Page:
Washington D.C. [USA], Nov. 21 (ANI
): A new research draws attention to recent data rescue efforts undertaken in Australia to study the climate and climate change, in the southern latitudes.
The article has been published in published in Advances in Atmospheric Science journal.
Long-term weather data is the backbone of almost all research into climate change and variability.
The recovery of historical instrumental data is a well-established practise in the Northern Hemisphere, where observations are available for the past several centuries in many regions.
In the Southern Hemisphere, the currently available set of climate observations generally only begin in the early to mid-20th century. This makes it harder to study the climate change.
The study was conducted by Dr. Linden Ashcroft (University Roviara I Virgili, Spain) and her co-authors from the UK and Australia.
The data rescue efforts being undertaken in Australia range from international initiatives such as the South Eastern Research Climate project (SEARCH), to volunteer organizations, working with families who have uncovered their grandfather's long-lost weather diaries.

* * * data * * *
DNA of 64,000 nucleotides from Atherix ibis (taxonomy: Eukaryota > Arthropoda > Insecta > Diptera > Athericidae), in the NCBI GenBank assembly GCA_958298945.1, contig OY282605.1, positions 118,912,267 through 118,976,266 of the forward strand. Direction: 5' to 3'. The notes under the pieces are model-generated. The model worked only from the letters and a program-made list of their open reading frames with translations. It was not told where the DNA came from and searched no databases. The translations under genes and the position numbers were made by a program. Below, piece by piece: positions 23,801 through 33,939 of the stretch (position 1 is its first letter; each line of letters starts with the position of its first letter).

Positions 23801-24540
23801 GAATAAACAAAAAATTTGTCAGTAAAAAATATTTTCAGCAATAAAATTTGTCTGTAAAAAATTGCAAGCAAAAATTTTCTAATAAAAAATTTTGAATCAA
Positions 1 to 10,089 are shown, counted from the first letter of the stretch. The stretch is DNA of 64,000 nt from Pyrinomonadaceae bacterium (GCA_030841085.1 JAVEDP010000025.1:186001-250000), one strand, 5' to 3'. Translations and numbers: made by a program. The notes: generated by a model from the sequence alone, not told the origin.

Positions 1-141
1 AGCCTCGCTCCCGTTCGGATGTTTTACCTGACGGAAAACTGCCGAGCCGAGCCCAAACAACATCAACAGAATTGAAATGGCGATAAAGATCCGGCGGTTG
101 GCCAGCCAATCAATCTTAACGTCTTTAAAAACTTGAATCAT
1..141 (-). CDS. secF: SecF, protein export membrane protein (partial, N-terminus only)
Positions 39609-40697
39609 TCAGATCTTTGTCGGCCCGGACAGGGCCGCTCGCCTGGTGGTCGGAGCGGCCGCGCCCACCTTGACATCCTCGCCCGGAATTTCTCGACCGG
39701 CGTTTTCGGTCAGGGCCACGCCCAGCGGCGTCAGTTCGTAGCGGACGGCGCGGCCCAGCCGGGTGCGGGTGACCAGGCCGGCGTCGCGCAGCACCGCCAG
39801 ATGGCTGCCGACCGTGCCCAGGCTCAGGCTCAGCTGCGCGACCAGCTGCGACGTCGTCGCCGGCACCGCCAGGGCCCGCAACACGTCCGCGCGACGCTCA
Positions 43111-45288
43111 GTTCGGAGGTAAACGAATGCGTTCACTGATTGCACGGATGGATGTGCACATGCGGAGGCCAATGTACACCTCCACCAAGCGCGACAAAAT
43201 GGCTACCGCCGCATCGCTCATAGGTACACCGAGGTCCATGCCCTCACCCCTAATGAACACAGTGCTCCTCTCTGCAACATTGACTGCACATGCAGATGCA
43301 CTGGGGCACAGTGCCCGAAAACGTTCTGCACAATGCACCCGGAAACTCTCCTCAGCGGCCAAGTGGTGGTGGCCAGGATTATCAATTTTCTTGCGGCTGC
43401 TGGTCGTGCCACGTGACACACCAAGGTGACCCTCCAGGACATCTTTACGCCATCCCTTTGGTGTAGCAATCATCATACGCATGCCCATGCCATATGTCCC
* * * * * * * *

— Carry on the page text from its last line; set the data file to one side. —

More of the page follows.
According to Ashcroft, these extended sets of weather observations can
-improve future climate projections
-validate palaeoclimate records from tree rings and ice cores
-put our current climate into a long-term context, helping scientists identify what is natural, and what is human-induced climate change.
"The stories of these meteorological pioneers deserve to be shared, and the data they painstakingly collected more than a century ago are still very useful today." says Ashcroft.
The data they have uncovered are already contributing to international datasets that are in turn being used to build global models of the atmosphere.
The addition of even one new weather station can dramatically improve the accuracy of these models for the Southern Hemisphere.
More observations are now being found in ship logbooks, settler's journals and colonial records in the Southern Hemisphere.
"Through our efforts and those of others, and we are slowly shedding more light on our important climatic past. " says Ashcroft. (ANI